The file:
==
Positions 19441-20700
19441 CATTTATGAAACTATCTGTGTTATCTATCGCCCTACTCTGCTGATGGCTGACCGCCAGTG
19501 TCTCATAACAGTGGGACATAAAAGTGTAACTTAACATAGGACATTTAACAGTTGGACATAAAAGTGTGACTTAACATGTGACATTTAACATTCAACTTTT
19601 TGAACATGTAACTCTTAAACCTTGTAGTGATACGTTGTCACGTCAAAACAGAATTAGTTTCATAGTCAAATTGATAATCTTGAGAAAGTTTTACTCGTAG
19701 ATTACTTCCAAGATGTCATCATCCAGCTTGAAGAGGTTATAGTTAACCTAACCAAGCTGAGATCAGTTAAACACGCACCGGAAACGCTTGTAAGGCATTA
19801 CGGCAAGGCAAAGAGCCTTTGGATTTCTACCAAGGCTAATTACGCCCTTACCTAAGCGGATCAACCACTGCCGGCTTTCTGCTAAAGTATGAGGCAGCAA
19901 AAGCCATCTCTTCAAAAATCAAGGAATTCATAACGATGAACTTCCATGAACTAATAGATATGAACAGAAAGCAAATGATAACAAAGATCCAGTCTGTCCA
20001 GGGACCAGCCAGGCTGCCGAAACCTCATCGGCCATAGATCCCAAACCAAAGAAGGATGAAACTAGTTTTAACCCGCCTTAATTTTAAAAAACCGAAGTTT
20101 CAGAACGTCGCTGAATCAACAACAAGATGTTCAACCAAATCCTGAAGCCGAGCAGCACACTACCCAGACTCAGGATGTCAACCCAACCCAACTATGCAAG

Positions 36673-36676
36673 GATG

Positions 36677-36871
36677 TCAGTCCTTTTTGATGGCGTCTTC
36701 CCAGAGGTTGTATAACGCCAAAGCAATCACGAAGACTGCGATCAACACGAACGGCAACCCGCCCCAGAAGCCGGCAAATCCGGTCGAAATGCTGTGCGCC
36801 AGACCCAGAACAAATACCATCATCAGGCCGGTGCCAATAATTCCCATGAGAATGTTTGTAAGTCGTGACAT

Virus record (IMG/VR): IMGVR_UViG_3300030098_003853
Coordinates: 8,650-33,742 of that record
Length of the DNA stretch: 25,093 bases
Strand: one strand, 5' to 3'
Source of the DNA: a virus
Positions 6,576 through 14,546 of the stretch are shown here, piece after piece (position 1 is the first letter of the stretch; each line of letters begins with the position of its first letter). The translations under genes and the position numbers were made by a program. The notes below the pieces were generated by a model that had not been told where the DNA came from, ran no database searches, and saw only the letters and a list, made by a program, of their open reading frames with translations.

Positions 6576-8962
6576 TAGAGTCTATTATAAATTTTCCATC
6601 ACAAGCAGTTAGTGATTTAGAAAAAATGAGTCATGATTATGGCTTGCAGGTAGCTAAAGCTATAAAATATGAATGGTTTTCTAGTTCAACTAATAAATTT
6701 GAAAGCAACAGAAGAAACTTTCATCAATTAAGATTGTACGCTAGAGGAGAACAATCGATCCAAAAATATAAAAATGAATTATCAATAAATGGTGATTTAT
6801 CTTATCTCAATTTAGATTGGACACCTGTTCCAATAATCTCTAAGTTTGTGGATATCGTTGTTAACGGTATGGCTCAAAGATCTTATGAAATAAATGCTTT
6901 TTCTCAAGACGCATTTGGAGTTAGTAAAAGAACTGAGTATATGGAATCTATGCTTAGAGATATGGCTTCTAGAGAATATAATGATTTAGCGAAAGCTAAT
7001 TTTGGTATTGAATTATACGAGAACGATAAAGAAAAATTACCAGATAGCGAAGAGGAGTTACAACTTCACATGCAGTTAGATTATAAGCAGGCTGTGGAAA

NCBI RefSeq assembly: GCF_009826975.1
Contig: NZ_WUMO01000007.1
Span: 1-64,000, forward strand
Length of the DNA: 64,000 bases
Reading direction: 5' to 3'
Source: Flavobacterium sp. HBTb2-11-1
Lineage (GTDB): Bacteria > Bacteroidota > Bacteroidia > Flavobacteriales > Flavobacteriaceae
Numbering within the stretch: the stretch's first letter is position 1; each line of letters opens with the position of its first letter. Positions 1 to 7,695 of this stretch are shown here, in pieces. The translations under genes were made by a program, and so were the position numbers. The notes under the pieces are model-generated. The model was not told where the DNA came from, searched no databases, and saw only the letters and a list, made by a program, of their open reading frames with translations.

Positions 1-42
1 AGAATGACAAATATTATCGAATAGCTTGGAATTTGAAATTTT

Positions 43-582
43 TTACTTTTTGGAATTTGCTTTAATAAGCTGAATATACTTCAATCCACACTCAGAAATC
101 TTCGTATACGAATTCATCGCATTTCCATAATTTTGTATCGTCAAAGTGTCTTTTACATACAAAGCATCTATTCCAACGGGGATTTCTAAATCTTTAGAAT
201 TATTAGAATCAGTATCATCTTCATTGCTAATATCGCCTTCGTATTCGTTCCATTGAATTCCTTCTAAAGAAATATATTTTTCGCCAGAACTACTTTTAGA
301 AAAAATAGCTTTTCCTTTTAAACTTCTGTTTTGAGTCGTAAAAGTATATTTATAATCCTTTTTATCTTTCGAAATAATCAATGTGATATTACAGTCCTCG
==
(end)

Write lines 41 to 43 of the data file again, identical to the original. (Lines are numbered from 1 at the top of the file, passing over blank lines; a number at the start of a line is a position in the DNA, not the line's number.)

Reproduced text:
101 TTCGTATACGAATTCATCGCATTTCCATAATTTTGTATCGTCAAAGTGTCTTTTACATACAAAGCATCTATTCCAACGGGGATTTCTAAATCTTTAGAAT
201 TATTAGAATCAGTATCATCTTCATTGCTAATATCGCCTTCGTATTCGTTCCATTGAATTCCTTCTAAAGAAATATATTTTTCGCCAGAACTACTTTTAGA
301 AAAAATAGCTTTTCCTTTTAAACTTCTGTTTTGAGTCGTAAAAGTATATTTATAATCCTTTTTATCTTTCGAAATAATCAATGTGATATTACAGTCCTCG